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By: Mark Glennon*

 

It’s a question several readers have asked in various ways, so let me take a crack at it. To illustrate the issue most clearly, think of a worker or new retiree in one of the worst funded of the hundreds of police and firefighter pensions in Illinois, in a muncipality that’s also sinking fast:

 

I’m retiring soon and my pension is bleeding down to zero. The pension continues to pay out full amounts due to those already retired. Shouldn’t they be saving at least something for me? Aren’t the trustees supposed to be fiduciaries for me, too?

 

The short answer has two parts:  As a legal matter, an Illinois court would probably never allow cuts now to protect future claims. As a matter of common sense and fairness, however, yes, that should be happening now for many Illinois pensions. Doing so would also be consistent with fiduciary duties applicable on other topics.

 

In Illinois, most of you know that the Supreme Court has made clear that benefits cannot constitutionally be cut and that they are a contractual duty owed to pensioners. The court also recently made clear that if a pension runs dry, pensioners can sue the sponsoring unit of government for their benefits. I’ll let practicing lawyers weigh in if they have a different opinion, but my sense is that Illinois courts would stick to those simple rules. They’d say pension trustees have no duty to save assets or worry about future claims. If the pension runs dry, pensioners can always sue the government.

 

But is that the right and sensible answer? Not for many pensions across Illinois.

 

Pension trustees are fiduciaries for the members of their pension, including those not yet retired. “Fiduciary” duties are strict, and fiduciary law is well established in other areas. For example, trustees of trusts and directors of corporations also have fiduciary duties. Those general rules apply to pension trustees, except as modified by the Illinois Pension Code. That Code specifies some specific duties and exceptions, though I see nothing that addresses this point.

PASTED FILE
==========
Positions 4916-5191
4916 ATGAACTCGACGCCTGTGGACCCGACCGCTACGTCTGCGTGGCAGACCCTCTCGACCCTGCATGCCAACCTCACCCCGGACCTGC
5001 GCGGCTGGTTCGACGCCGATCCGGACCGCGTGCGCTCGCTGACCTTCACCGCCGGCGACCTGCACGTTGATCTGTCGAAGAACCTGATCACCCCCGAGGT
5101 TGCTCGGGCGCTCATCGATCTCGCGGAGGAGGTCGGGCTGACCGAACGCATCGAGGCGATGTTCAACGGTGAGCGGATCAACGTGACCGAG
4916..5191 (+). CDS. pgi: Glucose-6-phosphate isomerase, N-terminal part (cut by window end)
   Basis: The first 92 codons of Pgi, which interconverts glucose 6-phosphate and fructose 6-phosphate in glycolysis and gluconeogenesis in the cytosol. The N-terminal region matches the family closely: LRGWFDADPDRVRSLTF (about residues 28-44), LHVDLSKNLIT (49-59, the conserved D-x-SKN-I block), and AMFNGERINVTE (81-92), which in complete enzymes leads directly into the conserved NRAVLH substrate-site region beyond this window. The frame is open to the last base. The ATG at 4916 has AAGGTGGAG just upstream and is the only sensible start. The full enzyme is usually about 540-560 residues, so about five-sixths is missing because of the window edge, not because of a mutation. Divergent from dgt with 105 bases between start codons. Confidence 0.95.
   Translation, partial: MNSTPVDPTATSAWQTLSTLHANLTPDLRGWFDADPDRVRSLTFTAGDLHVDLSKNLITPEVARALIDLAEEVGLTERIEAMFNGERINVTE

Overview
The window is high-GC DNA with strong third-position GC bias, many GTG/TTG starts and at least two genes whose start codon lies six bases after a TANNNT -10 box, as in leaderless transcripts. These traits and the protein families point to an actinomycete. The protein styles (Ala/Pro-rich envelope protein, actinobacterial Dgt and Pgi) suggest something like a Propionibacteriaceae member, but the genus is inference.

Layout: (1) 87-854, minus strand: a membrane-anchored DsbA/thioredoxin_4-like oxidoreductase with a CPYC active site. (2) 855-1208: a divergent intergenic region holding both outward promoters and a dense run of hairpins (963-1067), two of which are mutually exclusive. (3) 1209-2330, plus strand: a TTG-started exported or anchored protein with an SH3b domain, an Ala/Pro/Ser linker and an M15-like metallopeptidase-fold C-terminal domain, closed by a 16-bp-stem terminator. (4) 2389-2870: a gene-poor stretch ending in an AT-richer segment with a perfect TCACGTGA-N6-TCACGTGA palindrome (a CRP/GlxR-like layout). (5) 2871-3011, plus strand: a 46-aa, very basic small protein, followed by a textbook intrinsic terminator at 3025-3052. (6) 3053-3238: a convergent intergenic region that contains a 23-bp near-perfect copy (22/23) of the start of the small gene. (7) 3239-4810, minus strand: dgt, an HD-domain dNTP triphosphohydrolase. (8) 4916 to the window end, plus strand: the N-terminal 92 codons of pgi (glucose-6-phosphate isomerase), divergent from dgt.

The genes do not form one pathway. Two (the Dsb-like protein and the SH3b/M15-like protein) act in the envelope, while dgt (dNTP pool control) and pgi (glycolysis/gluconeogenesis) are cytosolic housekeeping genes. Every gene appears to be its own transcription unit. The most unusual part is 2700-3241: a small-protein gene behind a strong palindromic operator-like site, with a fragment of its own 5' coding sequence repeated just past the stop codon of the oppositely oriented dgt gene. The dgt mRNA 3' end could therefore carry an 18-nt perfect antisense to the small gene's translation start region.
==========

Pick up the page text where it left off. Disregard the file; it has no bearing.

One widely recognized fiduciary duty outside of the pension world is to treat claimants equally. That’s why recently retired and soon-to-be retired pensioners should fairly ask, “What about me? Why should those first in line stand to get most or all of their benefits leaving me with little or nothing?”

 

It’s simply a fact that many pensioners can’t count on getting much out of a lawsuit against their municpality. Some of those cases are obvious. Harvey is zombie city, with pension liabilities over $30 million — twenty-some percent funded. The Budget Director in East St Louis said last year the city should file for bankruptcy. Its pensions are $67 million short. Many others are in trouble. Heck, just last week, the former head of the Federal Deposit Insurance Corporation wrote that Chicago and the State of Illinois should be in bankruptcy.

 

Many pensions in Illinois don’t have enough just to pay current retirees. There’s nothing there for current workers.

 

In the private sector, it’s a different story. A corporate director of an insolvent company becomes a fiduciary for creditors, and those creditors have to be treated impartially. In many states, including Illinois, that duty arises even as the company approaches the “zone of insolvency.” The duty of impartiality to creditors is strict enough that many directors, fearing liability, choose to use a proceeding called an assignment for the benefit of creditors to make sure all claims are paid proportionately.

 

In bankruptcy, the duty to treat creditors impartially is also strict. Current and future pension claims are treated equally. In fact, creditors paid in full within 90 days of a bankruptcy have to return those payments if they exceed what creditors get in the bankruptcy (in the case of private sector bankruptcies, that is).

 

There’s another reason why it would be sensible to hold back payments for the benefit of future creditors: The ultimate, total payout would be larger because the pension would be able to invest longer term. Even some of the larger pensions in Illinois have already had to shorten their investment horizon because they only have enough money for near term payouts.

 

To repeat, however, don’t expect an Illinois court to allow or require pension trustees to cut current benefits to provide some protection for future ones. It’s just another of the countless inequities in our pension system.

(Updated to correct the third from the last paragraph. The 90-day period under which over payments can be recouped, called “preferences,” applies to private sector bankruptcies but not to Chapter 9 municipal bankruptcies.)

*Mark Glennon is founder of WirePoints. Opinions expressed are his own.

 

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